David Hockney at Tate Britain. How has his work changed over 60 years?

michael-zhang by Michael Zhang – Assurance, Audit, EY UK&I

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It was a pleasure to attend a corporate members’ private view of David Hockney at Tate Britain on 21 March – a much valued perk of the EY Tate Arts Partnership. I was initially amazed by the huge scale of the exhibition, with twelve sizeable galleries, each with multiple works ranging from almost all the stages of Hockney’s professional life as an artist.

David Hockney, who is aged 79 this year, is considered to be one of the most influential British artists of the 20th Century. Among his lists of achievements, I am most fascinated by his ability to innovate at different stages of his creative life, using a variety of mediums and multi-disciplinary approaches. He likes to challenge the conventions of picture-making and perspective.

It was interesting to see the abstract paintings made by Hockney, once shown in the Young Contemporaries exhibition in 1962 under the title ‘Demonstrations of Versatility’. Playing with different realities and modes of representation, Hockney showed off his ability to switch between different artistic styles as a young man at the Royal College of Art (RCA) – a bold statement, which has foreshadowed his entire career and identity as an innovative and versatile artist.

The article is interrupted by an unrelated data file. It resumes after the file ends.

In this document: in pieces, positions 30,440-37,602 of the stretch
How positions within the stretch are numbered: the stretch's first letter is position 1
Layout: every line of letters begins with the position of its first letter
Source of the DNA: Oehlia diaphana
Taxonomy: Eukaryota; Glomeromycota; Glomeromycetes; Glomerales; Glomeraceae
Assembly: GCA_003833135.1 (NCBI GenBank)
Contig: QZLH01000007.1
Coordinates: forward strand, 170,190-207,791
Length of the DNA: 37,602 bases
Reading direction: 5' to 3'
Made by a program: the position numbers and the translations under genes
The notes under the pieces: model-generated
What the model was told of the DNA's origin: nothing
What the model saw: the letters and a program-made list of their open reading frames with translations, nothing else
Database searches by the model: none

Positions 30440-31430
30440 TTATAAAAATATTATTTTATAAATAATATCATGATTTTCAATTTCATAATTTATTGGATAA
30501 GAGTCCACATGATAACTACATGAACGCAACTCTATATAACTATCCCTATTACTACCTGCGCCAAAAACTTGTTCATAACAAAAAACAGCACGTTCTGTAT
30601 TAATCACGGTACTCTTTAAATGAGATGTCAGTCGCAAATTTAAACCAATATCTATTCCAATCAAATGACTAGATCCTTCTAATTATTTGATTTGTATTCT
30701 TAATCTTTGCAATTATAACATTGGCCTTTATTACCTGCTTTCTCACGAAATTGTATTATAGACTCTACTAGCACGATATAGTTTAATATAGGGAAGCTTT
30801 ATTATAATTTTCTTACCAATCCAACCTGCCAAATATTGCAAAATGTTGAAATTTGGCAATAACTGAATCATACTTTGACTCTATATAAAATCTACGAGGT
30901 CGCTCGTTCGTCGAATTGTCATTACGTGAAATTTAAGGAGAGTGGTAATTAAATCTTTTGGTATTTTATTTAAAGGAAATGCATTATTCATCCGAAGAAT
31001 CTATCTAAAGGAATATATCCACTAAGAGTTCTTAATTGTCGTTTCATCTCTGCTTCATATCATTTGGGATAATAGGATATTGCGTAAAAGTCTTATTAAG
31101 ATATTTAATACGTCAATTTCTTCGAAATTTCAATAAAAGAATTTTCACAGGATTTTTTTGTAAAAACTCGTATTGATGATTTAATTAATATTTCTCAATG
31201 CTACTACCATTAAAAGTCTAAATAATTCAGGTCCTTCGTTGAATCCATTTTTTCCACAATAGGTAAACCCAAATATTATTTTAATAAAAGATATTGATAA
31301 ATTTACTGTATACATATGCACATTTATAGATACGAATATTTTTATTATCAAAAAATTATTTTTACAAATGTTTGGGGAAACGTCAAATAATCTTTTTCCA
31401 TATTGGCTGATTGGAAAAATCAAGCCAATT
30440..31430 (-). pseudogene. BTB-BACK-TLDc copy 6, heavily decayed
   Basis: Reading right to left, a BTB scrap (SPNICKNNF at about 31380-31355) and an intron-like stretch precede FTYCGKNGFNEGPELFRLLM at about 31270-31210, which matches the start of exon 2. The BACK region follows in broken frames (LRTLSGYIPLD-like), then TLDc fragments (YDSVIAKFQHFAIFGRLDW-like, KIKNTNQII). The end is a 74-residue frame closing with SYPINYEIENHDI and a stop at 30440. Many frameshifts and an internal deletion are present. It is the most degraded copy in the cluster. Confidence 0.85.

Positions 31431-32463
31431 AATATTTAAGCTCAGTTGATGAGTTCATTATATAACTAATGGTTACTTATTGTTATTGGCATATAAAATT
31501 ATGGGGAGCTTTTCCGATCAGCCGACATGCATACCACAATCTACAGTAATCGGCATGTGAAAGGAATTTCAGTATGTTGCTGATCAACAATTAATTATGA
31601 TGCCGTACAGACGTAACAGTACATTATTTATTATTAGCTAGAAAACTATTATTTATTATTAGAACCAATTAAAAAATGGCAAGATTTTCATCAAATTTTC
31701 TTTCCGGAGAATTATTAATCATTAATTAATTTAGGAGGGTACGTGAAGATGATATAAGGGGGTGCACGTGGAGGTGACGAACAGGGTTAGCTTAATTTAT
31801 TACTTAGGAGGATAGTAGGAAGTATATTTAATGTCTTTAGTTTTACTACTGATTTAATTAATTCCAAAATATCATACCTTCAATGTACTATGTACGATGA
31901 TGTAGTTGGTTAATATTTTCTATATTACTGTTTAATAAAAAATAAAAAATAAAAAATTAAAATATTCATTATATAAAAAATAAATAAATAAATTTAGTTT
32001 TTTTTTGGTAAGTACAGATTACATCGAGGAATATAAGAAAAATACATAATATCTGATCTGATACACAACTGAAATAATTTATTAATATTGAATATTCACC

Hockney’s life in Los Angeles from 1964 marked a new stage of his creative career. He described it at the time as his ‘promised land’. Hockney reflected this feeling a great deal into his paintings – a number of his most celebrated works were created during this period. Among Hockney’s L.A inspired works, his painting, ‘Peter Getting Out of Nick’s Pool’ (1967), won the John Moores Painting Prize at the Walker Art Gallery in Liverpool, and marked the start of him being recognised widely as a distinctive visual artist. Another extraordinary work, ‘A Bigger Splash’, was sold for £2.6 million in 2006. Interestingly, during this period, Hockney embraced ‘abstract expressionism’, a deeply influential style in American visual culture at the time, then as abstract expressionism began to die out, he started to experiment with ‘minimalism’ – a cutting edge style back then.